NOX (Lars Spuybroek)


The architect, city-planner and teacher Lars Spuybroek not only designs buildings, but a large part of his activity is also based on the production of interactive installations, videos, books, magazines and websites. He was not only one of the first people to use digital design in architecture, but he also developed theories about it: attesting to this are his books Machining Architecture (2004) and The Architecture of Continuity (2008). NOX is based on plastic and digital procedureswhose end purpose is aimed, on the one hand, at creating a subtle space, with no right angles or flat surfaces, and, on the other, at the merger between the building, the body, the environment, and technology. His constructions, which express this notion of liquid architecture which Spuybroek has developed at length in his writings, are closely linked to the mobility of the occupant (FreshH2O Expo). Since the early 2000s, his line of thinking has focused on porousness: refusing to “make a hole” in a surface, he tries on the contrary to let holes and curves jointly emerge, basing his ideas on the research which Frei Otto carried out at the Institute for Lightweight Structures in Stuttgart between the 1960s and the 1990s (CRMA Nancy, SoftOfficeUK, Son-House). Some of the agency’s recent projects, such as myHouse (2006) and The Beacon of Amsterdam (2008-2011) are devoted to the variation of one and the same theme within a single structure; for NOX, the architecture of continuous variation is not one of free form, but one which inextricably reconciles structure, matter, expression, and experience.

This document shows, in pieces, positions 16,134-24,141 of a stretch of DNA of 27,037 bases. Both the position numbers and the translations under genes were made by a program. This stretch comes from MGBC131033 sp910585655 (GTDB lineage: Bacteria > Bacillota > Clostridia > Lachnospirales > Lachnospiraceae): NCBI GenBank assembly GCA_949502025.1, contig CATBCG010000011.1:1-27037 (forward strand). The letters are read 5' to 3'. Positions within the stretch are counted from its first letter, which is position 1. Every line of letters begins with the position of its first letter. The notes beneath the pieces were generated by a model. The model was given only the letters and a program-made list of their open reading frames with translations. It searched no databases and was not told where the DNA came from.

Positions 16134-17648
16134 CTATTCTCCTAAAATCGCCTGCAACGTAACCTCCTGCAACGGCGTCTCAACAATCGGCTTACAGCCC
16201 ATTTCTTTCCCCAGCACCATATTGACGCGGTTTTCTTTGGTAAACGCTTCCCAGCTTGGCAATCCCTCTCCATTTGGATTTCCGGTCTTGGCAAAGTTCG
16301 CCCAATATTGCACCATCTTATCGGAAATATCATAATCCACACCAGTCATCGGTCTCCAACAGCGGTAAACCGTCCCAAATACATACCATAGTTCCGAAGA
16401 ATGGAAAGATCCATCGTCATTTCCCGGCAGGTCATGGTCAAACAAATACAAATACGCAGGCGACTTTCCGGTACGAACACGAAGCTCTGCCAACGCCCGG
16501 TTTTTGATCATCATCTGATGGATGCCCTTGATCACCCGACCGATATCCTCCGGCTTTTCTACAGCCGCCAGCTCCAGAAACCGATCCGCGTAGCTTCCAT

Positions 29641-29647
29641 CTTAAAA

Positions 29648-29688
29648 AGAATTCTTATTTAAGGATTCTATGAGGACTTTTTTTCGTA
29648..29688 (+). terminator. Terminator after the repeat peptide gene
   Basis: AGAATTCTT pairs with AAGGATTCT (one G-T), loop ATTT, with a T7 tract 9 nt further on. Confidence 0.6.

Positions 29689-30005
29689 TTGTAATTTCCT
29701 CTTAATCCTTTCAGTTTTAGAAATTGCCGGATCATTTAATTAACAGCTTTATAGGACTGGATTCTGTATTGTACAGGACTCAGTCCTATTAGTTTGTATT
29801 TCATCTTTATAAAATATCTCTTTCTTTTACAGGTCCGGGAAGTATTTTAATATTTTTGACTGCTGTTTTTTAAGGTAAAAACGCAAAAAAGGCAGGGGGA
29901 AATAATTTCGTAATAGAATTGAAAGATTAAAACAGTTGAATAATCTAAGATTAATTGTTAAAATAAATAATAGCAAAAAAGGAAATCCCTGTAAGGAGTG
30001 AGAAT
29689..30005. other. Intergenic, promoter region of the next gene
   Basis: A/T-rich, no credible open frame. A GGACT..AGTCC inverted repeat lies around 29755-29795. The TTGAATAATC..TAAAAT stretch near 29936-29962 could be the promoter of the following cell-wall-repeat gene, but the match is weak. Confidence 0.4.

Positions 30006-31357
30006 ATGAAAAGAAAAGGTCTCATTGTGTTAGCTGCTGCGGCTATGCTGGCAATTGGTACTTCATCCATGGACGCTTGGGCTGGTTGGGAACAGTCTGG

NOX was founded in 1999 in Rotterdam by Lars Spuybroek (1959), and differs from other agencies both for the unusualness of its approach, the extreme plasticity of its productions (models and constructions) and its multi-disciplinary activities. An architect who graduated from the Technical University in Delft, a city-planner, and a teacher (he has a chair in architectural design at Georgia Tech in Atlanta), Lars Spuybroek has built the FreshH20 Expo (1994-97), the Blow Out toilets (1997), the V2 mediaLab (1998), the D-tower (1998-2003), the Son-O-House (2000-2003), and the Maison Folie built in Lille-Wazemmes (2001-2004). Among the many striking projects never constructed are the Centre Georges Pompidou in Metz (2003), myHouse (2006), The Three Graces, a hotel and office towers in Dubai (2008), and The Beacon of Amsterdam (2008-2011). His works are regularly shown in solo and group exhibitions (MoMA-New York; Centre Pompidou, Paris; Victoria & Albert Museum, London; Venice Biennale).
Nadine Labedade

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